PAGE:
Reopening construction sites after the lockdown is set to be a challenging process, says Gerhard Roets, construction health and safety manager at Master Builders Association North (MBA North). In order to help the region's sector prepare for a return to work, the organisation has launched various Covid-19 health and safety consulting and training services.
“Over and above your Covid-19 Workplace Readiness Plan, the construction industry will be required to update their current health and safety files and re-induct employees on site. Preparing to return to work in a safe and compliant manner could take some time, therefore any company hoping to resume work next month should be preparing to do so now,” he says.
Challenge of compliance
“Many members are asking how they should prepare. All construction may resume in Level 3 – this includes both commercial and residential construction. But before resuming work, they must prepare a Workplace Readiness Plan and apply for a certificate or permit with the Companies & Intellectual Property Commission (CIPC).”
The workplace readiness plan should include:
- Thorough risk assessments and site-specific protocols in place.
- Detailed plans for the phased-in return of workers to the workplace, and staff rotational arrangements.
- Health protocols to protect employees from Covid-19, including screening and testing facilities and systems.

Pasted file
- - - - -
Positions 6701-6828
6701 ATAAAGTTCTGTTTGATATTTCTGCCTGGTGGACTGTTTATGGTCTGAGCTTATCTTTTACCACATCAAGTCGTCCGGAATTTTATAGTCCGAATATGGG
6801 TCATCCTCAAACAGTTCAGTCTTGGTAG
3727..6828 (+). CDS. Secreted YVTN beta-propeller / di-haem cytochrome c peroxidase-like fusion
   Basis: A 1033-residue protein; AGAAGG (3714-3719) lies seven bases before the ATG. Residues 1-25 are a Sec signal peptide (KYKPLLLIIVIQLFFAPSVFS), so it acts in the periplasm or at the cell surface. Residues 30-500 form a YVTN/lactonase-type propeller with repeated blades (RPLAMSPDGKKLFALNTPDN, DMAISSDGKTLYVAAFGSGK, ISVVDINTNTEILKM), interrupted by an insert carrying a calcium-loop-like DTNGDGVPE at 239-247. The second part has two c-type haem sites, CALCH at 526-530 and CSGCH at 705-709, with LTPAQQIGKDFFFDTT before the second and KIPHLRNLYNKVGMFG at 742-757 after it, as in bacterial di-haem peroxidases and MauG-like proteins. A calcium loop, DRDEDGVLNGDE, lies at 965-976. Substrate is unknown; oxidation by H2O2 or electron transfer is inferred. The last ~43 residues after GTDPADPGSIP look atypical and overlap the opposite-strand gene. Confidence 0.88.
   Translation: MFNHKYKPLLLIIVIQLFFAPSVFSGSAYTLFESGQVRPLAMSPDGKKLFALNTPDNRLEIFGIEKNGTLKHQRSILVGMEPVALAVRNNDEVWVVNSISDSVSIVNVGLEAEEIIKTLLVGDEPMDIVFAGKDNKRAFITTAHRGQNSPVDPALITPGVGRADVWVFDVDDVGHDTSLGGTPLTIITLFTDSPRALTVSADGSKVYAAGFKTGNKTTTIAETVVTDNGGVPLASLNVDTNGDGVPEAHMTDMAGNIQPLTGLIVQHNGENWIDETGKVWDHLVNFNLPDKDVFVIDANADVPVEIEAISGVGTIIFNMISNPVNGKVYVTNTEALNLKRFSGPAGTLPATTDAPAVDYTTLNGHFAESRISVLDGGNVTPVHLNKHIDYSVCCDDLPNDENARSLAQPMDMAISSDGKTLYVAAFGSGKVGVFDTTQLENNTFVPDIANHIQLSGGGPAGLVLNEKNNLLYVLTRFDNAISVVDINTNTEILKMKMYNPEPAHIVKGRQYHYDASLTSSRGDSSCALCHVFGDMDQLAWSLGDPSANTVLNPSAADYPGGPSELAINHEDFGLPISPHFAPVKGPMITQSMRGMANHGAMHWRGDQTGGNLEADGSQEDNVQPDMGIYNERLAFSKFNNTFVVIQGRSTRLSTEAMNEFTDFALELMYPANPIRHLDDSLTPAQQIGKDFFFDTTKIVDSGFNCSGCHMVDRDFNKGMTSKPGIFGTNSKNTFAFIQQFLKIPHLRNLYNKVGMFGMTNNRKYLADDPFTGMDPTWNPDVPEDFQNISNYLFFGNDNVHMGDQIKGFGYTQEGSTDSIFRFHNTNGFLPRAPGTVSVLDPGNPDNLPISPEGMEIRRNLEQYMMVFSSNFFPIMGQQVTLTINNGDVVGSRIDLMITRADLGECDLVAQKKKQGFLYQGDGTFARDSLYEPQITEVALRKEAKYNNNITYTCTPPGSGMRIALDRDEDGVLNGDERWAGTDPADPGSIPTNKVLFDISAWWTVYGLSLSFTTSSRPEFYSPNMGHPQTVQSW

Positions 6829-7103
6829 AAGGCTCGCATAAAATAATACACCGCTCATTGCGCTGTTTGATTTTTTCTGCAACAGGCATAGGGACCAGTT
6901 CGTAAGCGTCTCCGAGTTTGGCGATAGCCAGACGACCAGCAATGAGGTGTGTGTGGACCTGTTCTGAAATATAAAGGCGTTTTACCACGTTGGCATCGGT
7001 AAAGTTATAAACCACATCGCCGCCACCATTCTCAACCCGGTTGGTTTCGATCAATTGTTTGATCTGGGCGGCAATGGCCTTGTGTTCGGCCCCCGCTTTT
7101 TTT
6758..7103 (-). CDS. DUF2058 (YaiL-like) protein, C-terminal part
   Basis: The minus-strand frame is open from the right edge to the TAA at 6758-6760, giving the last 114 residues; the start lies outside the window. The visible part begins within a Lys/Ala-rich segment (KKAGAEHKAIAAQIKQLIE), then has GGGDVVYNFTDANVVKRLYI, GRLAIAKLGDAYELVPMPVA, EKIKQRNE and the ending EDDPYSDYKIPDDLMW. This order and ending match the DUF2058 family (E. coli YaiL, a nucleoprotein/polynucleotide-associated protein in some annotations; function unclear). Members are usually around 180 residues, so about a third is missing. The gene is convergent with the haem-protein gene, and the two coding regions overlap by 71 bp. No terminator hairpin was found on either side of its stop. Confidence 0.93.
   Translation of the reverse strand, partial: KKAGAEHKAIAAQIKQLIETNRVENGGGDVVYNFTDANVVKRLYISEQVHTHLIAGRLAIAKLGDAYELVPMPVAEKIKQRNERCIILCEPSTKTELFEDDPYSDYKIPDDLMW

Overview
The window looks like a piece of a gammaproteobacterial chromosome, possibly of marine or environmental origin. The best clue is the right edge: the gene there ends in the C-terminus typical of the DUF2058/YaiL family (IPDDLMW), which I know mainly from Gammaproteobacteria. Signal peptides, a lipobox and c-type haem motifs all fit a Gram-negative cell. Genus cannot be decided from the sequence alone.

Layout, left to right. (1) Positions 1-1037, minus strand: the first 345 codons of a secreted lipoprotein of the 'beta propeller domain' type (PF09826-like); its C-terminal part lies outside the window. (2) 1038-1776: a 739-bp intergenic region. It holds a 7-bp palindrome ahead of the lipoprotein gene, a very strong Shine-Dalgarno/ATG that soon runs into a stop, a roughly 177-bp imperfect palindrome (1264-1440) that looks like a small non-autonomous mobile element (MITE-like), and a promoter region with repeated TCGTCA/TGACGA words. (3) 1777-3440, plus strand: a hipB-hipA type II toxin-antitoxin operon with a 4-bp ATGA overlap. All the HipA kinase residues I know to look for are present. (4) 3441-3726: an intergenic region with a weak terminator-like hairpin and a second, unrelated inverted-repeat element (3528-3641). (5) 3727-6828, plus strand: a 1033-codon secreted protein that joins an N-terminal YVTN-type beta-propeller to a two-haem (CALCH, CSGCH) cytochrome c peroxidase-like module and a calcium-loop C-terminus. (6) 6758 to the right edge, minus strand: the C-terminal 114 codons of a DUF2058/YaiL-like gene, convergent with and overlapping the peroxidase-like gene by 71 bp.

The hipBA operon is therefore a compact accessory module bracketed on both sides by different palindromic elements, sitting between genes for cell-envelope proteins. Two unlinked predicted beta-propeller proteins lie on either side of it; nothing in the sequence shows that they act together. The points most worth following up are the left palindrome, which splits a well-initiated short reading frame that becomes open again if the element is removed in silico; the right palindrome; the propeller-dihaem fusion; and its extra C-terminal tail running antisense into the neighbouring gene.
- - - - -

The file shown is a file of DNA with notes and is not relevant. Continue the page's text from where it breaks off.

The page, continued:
- The appointment of a compliance officer to oversee implementation of the plan.
- Policies on site visitors.
- Reporting and escalation measures.
Compliance with Covid-19 health and safety directives are expected to prove costly for the sector, and will likely slow down work, says Roets. “There are many different areas of work involved, in many cases people need to be working side by side, which complicates compliance with physical distancing guidelines. Preparing the Workplace Readiness Plan may take some time before they are able to begin physical work, and daily screening and health and safety checks will add hours to each working day.”
The association says compliance may be particularly difficult for SMMEs. Having generated no revenue in the past two months, they will now have to fund additional Covid-19 personal protective equipment (PPE) and incur other expenses.
Cost of non-compliance
However, the cost of non-compliance could be devastating. A single worker infected with Covid-19 may spread the virus resulting in site closure; and infractions could result in penalties and fines.
To help the sector prepare to reopen sites safely and in line with new regulations and guidelines, the MBA North is offering consulting and training services to both members and non-members in preparing a Covid-19 health and safety plan, conduct risk assessments, and can send its mobile training unit (ToM) to sites to raise workers’ awareness of the new safety protocols in place.